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Property Tax Plan Has Hidden Hefty Bite


Property Tax Plan Has Hidden Hefty Bite

E. J. McMahon August 23, 2005

Property taxes are unpopular with homeowners from coast to coast - and nowhere more so than in New York state, which is home to some of the highest property taxes in the nation.

Relative to property values and incomes, the property tax burden might be heaviest of all in Central New York and other Upstate regions.

The situation is bad enough that Albany politicians are taking notice and promising action. For one thing, effective with the latest budget, the state finally has begun to cap the annual growth in counties' share of Medicaid expenses.

But when it comes to school districts, which eat up the biggest share of our property taxes, some state legislators are coalescing around a "solution" that would make New York even less competitive. They want to shift the homeowners' share of school property taxes to a special, countywide income tax.

Such a move could have devastating consequences for the economy.

For example, the current state income tax rate would have to be raised by nearly 70 percent to replace the homeowners' share of school property taxes in Onondaga County.

For poorer homeowners, whose income taxes are low to start with, this would represent a savings. For many if not most middle-income families, it probably would be a wash. But for residents with higher incomes - who already tend to live in expensive homes with high property taxes - the result would be a huge net tax increase.

Since many small businesses and partnerships are taxed primarily through their owners' income taxes, this would amount to a heavy new penalty on job creation and entrepreneurial activity - which is surely the last thing New York needs.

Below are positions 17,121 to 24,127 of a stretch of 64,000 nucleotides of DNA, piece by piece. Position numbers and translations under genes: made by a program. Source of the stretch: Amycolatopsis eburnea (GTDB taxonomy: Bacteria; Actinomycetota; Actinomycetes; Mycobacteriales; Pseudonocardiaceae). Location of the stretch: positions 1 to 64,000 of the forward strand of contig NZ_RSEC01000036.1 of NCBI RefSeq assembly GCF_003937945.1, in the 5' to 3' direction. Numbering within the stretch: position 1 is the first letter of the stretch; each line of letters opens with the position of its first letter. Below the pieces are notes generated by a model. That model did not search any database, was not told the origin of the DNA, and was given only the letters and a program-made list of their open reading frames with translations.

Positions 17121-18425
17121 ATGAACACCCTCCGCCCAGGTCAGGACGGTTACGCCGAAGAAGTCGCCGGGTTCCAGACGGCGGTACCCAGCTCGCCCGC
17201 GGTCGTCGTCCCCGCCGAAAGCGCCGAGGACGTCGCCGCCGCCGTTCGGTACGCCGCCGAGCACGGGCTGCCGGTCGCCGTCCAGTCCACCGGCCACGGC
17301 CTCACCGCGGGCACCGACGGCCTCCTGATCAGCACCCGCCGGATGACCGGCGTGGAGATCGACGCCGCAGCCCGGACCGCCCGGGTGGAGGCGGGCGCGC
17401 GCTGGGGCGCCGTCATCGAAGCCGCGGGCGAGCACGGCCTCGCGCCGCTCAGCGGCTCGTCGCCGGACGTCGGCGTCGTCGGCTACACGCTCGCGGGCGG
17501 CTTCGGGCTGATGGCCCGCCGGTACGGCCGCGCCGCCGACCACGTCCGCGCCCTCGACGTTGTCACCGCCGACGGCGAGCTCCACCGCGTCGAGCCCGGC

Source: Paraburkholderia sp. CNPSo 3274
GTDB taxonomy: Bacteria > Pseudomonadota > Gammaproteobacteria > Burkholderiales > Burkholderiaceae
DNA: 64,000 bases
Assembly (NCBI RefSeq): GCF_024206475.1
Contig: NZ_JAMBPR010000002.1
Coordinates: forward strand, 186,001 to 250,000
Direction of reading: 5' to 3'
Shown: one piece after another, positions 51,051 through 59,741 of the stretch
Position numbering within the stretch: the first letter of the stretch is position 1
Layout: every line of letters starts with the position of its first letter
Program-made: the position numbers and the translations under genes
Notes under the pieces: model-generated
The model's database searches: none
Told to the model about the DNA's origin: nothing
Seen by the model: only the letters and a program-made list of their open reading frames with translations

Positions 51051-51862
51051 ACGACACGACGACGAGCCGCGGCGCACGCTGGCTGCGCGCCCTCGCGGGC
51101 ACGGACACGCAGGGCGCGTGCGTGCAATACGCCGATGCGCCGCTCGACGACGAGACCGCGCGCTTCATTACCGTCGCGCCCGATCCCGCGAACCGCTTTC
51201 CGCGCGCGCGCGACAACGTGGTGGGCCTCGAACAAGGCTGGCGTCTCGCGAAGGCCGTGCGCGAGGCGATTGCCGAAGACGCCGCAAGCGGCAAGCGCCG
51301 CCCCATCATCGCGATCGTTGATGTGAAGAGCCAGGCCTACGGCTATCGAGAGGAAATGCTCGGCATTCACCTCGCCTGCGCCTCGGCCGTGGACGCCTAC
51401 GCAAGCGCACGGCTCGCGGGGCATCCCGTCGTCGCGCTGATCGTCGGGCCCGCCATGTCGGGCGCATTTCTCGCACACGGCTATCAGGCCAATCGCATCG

The claim that income taxes are always more "fair" than property taxes is debatable. But it's beyond debate that income taxes are always more volatile than property taxes, swinging wildly with the fortunes of the high-income taxpayers who already bear a disproportionately large share of the burden.

During the most recent economic downturn of 2002 and 2003, virtually all of New York state's revenue losses could be traced to a fall in capital gains and bonus incomes among the wealthiest 2 percent of New Yorkers. Shifting most of the current school revenue base to income taxes would introduce the same volatility into education financing.

The property tax, by contrast, is the most stable and reliable revenue source. The challenge is keeping it down.

Supporters of the income tax gambit are hitching their carts to the wrong end of the horse. The real source of excessive property taxes in New York is excessive spending by local governments. This reflects high staffing and pay levels, an extravagant and fraud-ridden Medicaid program, and state mandates that further drive up costs.

To paraphrase Winston Churchill, continued reliance on property taxes as the chief revenue source for local government is the worst option available - except for all the alternatives.

Legislators who want to do something about high property taxes should start by dismantling costly state mandates.